November 21, 2002
Devlin's Luck by Patricia Bray
Devlin's Luck by Patricia Bray. It's apparently the first book in the anticipated (by someone, I suppose) "Sword of Change" series.
From the "anticipated by someone," comment you're probably thinking, "she didn't like this book." Honestly, it's rarely that simple. While there are definitely books I simply do not like (Jennifer Roberson's Lady of Sherwood and Holly Lisle's Minerva Wakes come immediately to mind, as does the soothing memory of my throwing them down the stairs repeatedly) generally I try to find something redeeming about a book. I hate the thought that I would have just completely wasted my time, short though it might be.
The truth is, the book simply breaks absolutely no new ground. The writing style is decent. Heck, given some of the books I've been reading lately, I would consider it fairly solid. The problem is, I read through the entire book thinking, "Um, yeah...and so?" There's a couple of nice resolutions, but it doesn't surprise you. The moral solutions are fairly transparent, and I kept getting the nagging feeling that I had read this book before, just in about a dozen other fantasy selections.
Honestly, it started out with kind of an anti-hero set-up. It has a fairly obvious cultural map of the protagonist being from a seemingly agrarian celtic-style area against the bureaucratic aspects of the conquering civilization. (Country mouse and city mouse, with country mouse's ways having more merit...again, you've read the story.) I had hoped when the protagonist asked for the blessing directed by the somewhat suspicious god of luck that that would have more of an impact on the story, but if it did, it was too subtle. While the first adventure had aspects that were disturbing, the second and third didn't even dent the mold. By the conclusion, you know the protagonist has turned around and while he started by looking at the end, he's starting to look towards the future.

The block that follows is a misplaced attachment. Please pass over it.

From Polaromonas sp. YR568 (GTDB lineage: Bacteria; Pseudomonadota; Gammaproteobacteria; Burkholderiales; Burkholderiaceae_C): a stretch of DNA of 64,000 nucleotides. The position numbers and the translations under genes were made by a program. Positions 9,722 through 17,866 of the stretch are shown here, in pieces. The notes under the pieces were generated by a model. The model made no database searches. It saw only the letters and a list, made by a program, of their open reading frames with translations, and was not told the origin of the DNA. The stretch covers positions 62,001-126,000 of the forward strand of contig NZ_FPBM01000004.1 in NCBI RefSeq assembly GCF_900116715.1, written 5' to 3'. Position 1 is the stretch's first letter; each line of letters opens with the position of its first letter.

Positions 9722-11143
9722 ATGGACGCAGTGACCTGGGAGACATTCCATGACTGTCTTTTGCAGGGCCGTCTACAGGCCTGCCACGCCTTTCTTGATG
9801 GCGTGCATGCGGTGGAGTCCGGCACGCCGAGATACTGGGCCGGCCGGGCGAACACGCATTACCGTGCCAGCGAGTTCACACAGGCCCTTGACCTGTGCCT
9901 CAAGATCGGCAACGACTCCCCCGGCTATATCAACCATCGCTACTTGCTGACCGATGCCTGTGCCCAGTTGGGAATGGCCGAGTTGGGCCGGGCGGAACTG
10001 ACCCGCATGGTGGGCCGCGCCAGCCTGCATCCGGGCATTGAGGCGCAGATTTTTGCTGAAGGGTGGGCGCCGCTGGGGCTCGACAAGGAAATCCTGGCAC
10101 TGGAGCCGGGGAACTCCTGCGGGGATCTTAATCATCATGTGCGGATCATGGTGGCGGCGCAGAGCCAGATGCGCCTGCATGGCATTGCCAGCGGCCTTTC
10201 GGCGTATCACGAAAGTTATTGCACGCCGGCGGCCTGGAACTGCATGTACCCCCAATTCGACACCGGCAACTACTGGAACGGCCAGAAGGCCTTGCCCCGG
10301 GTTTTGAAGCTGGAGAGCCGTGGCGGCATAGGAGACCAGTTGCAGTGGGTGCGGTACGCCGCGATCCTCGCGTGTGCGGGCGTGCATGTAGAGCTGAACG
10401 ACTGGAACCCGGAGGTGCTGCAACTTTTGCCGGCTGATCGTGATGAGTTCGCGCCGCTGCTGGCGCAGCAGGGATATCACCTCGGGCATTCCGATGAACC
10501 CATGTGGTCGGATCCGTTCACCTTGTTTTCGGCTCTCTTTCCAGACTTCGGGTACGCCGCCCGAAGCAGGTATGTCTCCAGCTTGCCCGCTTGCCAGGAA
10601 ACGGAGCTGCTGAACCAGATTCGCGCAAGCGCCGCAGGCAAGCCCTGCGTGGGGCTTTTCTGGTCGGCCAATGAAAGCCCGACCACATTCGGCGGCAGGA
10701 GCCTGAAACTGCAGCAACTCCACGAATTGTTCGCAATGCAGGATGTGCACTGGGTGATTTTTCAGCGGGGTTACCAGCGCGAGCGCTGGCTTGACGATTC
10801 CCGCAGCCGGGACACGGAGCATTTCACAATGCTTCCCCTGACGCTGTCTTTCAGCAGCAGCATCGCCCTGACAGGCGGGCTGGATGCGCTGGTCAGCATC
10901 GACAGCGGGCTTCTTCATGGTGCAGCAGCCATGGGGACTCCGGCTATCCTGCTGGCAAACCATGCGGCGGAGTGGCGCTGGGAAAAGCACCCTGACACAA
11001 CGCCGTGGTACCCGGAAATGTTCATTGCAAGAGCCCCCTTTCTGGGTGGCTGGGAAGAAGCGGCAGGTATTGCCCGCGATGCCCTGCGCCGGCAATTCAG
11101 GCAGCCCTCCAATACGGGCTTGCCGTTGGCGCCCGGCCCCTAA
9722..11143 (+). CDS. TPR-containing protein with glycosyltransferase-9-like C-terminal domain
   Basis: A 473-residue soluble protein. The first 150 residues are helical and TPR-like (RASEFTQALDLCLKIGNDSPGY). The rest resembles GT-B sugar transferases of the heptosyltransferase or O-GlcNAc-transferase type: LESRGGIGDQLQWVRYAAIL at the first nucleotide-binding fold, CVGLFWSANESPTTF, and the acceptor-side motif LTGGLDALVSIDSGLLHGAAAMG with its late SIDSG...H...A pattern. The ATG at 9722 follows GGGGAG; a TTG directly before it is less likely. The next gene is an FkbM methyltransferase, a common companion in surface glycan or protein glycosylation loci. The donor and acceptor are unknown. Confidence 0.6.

Now to talk about the good parts, there's no ubiquitous romance. The fellow mourns his wife, and he doesn't go out to replace her, nor is there really anything but a moment or two of potential flirting between anyone else in the story. The hints of politics have some promise. The feminist angle is covered nicely as there's nothing that seems to say women don't have equal roles with men, including (especially) in the martial arena. Characters are developed according to their importance in the plot, and you get a fairly good sense of who is who. The workings of magic are fairly obscure (as they should be to a non-mage type) although there is a reference to "levels" and hints of a sorcerous enemy. It's a fairly compact read.
On the other hand, my overall impression is, "Unless you're a real fan of the genre, it's nothing you need to pick up or borrow."
Posted by Meera at November 21, 2002 2:59 PM
Thanks for the review, Meera. We were given the book by a friend (who is Bray's agent), and Lou's read it, but I haven't.
This is her first non-romance novel. It sounds like it's a solid start, even if it's nothing groundbreaking. I'll have to give it a try.
Posted by: Julia at November 22, 2002 8:36 AM
Funny thing about it is that it was just sitting on my parents' shelf. Don't know if they bought it, if it was a review copy, or what. So I read it, because I've been desperate for reading material... as I've done with a lot of books lately. (Will have additional reviews up soon.)
Posted by: MT Fierce at November 22, 2002 9:53 AM